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Jonathan Dowell - Celtic Dulcimer


The Mountain Dulcimer is an American instrument. It is a stringed instrument with frets, in some respects similar to a guitar. The dulcimer has a long, narrow resonant cavity or soundbox. The dulcimer lays on you lap. Then you can fret the strings with one hand while strumming or picking the strings with your other hand.

We are told the Mountain Dulcimer originally was a teaching instrument for elementary-school-age students. In the cabins of Appalachia, Mom would keep a dulcimer hanging on the wall near the fireplace, and would take it down to teach the children as soon as they were old enough to count to 10. When the children showed any talent for music, then they would "graduate" to a "real" instrument, such as a guitar, banjo, or fiddle.

The Mountain Dulcimer has a modal fretboard. That is, the fretboard has only those frets necessary for playing a modal scale across one octave on any single string beginning in the open position. Traditionally, this modal scale was the Mixolydian scale, but modern dulcimers usually have "one extra fret" for playing the Ionian or major scale on a single string from the open position. Of course, one can begin a scale from a position other than the open fret to achieve any of the "church-mode" scales, including Ionian, Aeolian, and Dorian. Furthermore, the dulcimer typically has three strings, and these strings can be tuned differently to achieve other notes.

The Mountain Dulcimer typically has three strings. As you hold one on your lap, typically the string farthest from you is tuned lowest, the string nearest you is tuned highest, with the string in the middle tuned in between. The string closest to you is called the "melody string" and traditionally might be the only string fretted to play a song while the other strings simply droned in their open positions to achieve a sound something like a bagpipe band. The dulcimer is sometimes strung with a double melody string, with two strings physically close together and tuned identically, similar to how a mandolin is strung. Of course, this simply makes the melody-string notes twice as loud as notes of the other strings.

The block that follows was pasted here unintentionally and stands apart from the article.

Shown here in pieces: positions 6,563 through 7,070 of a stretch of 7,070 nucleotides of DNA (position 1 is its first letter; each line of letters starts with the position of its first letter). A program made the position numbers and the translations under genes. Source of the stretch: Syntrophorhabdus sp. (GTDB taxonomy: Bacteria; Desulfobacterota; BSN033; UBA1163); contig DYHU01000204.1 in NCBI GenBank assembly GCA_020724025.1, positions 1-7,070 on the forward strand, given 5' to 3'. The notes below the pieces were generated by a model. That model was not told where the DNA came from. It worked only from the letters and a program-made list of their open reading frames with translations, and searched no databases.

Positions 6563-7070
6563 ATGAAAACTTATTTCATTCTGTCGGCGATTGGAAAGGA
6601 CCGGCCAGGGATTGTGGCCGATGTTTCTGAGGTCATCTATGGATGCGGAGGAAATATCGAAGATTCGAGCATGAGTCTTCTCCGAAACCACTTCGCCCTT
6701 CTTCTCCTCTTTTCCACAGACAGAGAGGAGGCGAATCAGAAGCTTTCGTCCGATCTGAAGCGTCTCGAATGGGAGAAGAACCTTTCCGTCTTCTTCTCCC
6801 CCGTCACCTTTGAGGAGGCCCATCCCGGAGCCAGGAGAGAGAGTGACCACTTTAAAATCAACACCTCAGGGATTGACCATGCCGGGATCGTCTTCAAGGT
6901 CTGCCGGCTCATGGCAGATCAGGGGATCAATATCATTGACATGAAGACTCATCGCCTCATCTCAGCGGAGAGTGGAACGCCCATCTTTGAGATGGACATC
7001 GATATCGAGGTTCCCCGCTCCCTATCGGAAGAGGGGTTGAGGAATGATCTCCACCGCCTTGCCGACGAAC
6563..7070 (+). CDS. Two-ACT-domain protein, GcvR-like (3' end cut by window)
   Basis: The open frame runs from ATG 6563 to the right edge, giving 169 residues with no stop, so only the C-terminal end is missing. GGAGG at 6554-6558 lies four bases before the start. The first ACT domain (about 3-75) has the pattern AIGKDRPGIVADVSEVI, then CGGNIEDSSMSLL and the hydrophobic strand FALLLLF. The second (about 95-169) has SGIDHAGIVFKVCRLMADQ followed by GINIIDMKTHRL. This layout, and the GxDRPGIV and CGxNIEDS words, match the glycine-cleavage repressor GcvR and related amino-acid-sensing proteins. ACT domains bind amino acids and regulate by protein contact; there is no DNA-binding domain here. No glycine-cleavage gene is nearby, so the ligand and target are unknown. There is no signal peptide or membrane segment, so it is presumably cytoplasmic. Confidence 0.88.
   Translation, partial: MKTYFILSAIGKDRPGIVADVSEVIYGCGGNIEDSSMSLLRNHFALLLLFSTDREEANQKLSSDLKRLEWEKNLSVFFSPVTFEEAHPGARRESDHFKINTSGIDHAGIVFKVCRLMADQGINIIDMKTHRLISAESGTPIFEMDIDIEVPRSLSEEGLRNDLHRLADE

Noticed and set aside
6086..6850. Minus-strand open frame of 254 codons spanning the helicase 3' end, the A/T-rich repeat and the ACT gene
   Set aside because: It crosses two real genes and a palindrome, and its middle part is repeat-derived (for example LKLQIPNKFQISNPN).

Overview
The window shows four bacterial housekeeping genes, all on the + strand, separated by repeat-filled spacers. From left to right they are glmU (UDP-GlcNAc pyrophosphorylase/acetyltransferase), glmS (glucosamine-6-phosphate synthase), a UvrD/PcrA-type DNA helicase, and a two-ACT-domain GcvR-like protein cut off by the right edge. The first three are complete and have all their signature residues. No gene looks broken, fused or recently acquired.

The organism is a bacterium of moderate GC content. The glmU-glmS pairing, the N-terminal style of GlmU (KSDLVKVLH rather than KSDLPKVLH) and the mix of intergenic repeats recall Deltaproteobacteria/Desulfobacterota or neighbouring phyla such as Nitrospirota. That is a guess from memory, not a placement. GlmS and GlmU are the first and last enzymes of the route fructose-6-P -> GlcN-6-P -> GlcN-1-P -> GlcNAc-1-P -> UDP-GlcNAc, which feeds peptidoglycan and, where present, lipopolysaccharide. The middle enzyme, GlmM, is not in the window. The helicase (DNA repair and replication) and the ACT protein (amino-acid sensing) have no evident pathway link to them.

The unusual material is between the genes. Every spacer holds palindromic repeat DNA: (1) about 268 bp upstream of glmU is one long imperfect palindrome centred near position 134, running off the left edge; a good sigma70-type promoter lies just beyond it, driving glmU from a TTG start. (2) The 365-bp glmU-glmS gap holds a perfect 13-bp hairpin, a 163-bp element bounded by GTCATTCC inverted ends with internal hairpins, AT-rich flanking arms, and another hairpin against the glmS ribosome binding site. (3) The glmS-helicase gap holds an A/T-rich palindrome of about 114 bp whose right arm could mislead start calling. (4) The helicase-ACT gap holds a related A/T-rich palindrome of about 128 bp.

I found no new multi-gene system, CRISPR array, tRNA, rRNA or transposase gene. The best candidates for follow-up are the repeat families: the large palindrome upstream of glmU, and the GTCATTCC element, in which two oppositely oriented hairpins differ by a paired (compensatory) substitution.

The modern style of the Mountain Dulcimer includes fretting all of the strings to play chords. This increases the complexity of the music that can be performed. This style emerged and grew in the 20th century, leading to dulcimer experts including David Schnaufer. David Schnaufer was the first winner of the U.S. national championship at the Walnut Valley Festival.


Celtic Dulcimer


Jonathan Dowell - Celtic Dulcimer